The unifying technique here is Tolbert's mastery of color. She works almost exclusively in an extraordinary range of earthy browns and greens, teasing out subtle variations of the same colors in panel after panel, so that the images almost seem to ricochet through the galleries. Even when she alludes to the waters of Spruce Creek, she uses not the bright hues of her Florida springs series, but an array of rich, dark blues and murky blacks.
This is the infinitely varied palette of nature itself, and it anchors Tolbert's abstractions in the muck and mire of her swampy source material. Just the right shade of green summons up leaves in one panel, while the perfect combination of browns evokes the trunk of a fallen tree or a patch of ground in another.
Here and there among the earth tones Tolbert applies a surprising touch of purple or pink, a splash of brilliant yellow or aqua that's a vivid reminder of nature's unpredictability. See, the artist seems to be saying, every time we think we've got a handle on the elusive mysteries of the natural world, something comes along to put us in our place. Tolbert's work, both in this installation and in the Florida springs paintings, embraces the enigma of nature and celebrates the sustenance it provides.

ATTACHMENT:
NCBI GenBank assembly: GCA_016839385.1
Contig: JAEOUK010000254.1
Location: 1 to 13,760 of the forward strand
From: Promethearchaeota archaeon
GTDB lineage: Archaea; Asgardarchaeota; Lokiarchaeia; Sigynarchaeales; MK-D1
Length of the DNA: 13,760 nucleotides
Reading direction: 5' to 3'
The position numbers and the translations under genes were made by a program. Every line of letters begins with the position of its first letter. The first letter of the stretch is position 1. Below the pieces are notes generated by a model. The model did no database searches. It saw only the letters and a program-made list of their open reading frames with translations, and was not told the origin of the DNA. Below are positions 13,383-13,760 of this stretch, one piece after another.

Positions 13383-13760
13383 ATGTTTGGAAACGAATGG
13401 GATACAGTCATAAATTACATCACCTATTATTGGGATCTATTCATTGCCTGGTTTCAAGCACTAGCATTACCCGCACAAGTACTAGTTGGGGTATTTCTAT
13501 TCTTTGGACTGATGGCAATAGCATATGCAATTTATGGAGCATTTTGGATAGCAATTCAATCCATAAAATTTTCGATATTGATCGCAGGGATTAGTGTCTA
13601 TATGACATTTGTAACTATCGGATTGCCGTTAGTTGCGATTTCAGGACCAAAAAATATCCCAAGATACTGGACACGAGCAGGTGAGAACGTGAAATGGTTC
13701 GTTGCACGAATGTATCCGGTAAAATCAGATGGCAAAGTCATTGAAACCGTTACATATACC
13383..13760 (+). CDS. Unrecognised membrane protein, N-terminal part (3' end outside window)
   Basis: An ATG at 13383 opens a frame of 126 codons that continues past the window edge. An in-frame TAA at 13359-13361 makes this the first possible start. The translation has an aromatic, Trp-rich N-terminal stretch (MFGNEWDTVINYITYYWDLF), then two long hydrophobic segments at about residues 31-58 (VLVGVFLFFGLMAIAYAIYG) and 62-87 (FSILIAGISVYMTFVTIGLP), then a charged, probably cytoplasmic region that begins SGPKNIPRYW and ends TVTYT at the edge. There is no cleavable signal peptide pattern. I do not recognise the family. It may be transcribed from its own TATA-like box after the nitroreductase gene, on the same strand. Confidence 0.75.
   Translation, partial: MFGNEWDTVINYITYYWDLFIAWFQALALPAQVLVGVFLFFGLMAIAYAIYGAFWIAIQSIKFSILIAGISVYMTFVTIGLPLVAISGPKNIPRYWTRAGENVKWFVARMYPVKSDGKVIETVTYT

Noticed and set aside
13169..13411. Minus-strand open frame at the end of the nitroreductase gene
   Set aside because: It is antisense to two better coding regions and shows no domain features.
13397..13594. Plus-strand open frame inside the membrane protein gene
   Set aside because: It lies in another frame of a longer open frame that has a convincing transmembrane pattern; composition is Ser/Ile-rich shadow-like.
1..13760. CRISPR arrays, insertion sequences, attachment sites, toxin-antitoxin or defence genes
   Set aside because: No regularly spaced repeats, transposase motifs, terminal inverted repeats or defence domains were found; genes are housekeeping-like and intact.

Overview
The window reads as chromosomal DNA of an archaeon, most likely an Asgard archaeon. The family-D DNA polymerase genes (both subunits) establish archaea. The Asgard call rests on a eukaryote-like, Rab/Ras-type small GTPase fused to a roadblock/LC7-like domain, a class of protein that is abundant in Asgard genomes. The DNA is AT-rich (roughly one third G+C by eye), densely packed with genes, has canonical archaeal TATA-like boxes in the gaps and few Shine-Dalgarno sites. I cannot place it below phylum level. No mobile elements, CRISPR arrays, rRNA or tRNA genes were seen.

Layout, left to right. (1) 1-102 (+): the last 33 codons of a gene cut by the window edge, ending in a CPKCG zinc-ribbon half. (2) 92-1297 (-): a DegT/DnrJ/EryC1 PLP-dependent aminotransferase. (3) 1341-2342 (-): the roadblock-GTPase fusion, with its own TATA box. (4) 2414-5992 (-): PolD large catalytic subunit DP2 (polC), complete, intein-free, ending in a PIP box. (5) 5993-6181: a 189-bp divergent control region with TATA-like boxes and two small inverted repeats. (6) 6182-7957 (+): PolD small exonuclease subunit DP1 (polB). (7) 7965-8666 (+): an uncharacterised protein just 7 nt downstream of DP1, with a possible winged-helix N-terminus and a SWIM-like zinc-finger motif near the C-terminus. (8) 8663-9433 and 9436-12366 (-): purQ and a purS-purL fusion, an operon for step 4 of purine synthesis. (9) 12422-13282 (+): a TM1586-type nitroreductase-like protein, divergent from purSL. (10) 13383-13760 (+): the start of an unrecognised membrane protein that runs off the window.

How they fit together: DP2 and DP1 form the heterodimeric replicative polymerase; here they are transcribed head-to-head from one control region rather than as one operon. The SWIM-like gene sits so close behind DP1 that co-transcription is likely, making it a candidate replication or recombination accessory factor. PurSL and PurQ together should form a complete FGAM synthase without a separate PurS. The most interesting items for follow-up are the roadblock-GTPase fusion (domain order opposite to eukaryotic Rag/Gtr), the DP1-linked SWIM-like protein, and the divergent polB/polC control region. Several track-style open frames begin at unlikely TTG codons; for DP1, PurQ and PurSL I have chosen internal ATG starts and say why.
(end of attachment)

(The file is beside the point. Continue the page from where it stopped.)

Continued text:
"Water's Edge: A Painting Installation by Margaret Ross Tolbert" is on display through April 30 at the Art and Culture Center of Hollywood, 1650 Harrison St., Hollywood, 954-921-3274.